What we're concerned with in the family editor is these two links right here. So valid formula syntax is definitely a must read here. So, I mentioned all the different kinds of formulas in the previous slide, but you can see here how they have to be formatted when you actually input them into Revit. So there's some information here and some examples down the bottom, here are examples for rounding and so on. If you go to the conditional statements link, if you are going to do any ifs, ands, ors, or nots, this gives you some examples on how to set up that syntax.
And then, there's also this link here that talks about errors and formulas, what some of the common causes for errors are. Either you have a mismatched on units is usually the most common type of error, so you are inputting a formula in an area field, but you divide two lengths together, so you end up with no unit. So, instead of multiplying, for example, which would give you area. So, sometimes you have to do some little tricks, like multiplying by one, or dividing by one, in order to add or remove the units, and so there's some discussion of that here in this help link.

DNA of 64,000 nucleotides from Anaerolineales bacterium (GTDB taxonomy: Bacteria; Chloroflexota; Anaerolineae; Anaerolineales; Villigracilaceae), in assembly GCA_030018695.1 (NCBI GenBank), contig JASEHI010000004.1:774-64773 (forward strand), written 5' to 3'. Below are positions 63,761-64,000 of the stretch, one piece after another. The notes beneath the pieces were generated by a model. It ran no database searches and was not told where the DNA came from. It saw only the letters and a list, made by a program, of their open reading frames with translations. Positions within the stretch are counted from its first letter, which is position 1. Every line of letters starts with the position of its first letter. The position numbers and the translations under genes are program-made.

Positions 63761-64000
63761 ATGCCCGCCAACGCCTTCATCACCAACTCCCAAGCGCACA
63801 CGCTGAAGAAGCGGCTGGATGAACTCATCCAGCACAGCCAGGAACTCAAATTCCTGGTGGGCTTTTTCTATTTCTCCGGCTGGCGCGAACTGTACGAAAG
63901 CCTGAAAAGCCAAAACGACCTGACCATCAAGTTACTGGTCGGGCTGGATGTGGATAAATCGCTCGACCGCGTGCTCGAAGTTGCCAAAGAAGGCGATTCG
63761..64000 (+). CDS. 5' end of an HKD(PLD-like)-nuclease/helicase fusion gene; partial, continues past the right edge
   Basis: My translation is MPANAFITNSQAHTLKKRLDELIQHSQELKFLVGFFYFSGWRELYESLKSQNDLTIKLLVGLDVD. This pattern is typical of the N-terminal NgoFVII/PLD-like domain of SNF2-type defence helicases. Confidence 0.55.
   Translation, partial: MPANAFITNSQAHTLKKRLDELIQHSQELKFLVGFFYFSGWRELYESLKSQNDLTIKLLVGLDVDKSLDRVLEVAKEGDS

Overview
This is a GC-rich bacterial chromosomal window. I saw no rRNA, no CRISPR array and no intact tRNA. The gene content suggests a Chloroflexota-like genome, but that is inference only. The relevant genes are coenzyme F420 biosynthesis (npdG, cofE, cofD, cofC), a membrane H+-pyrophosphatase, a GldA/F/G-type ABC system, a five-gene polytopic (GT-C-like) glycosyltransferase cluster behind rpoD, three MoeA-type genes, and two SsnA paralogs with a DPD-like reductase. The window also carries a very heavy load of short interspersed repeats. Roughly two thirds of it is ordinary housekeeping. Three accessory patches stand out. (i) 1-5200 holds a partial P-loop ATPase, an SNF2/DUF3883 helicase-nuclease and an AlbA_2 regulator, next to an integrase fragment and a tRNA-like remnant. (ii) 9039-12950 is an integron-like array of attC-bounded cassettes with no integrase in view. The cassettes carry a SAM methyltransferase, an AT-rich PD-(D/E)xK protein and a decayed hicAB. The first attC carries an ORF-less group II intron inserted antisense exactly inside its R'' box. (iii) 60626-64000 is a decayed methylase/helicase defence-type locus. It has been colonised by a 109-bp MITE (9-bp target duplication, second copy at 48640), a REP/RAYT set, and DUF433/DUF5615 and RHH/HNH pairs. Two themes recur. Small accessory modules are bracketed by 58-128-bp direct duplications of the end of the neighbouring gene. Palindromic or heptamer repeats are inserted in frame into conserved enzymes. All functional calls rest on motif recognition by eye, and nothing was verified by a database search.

So, I definitely recommend that you familiarize yourself with this, and again all you have to do is search for formulas, and it's the first couple links that come up. So now, where would we put in the formulas? So, this is noted in that help file that we were just in, but I just thought I would quickly show you where formulas get input in a family situation. I'm just in the generic model seed. It really doesn't matter which family you have open, so you could really open any family file for this because we're not going to save anything. But, you go to the family types dialogue here in the file, and the formula column is right here.
So next to any parameter, you can just simply click in this field and type in your formula. So if I wanted the width to always be five times the depth, I could just do D times five and press enter, and as long as I've got the correct syntax here, it will work, and it will run the calculation for me. And you can see that W is now five times D. So, we'll be looking at several examples of this in the next several movies, but this is where the formulas get input in a family environment.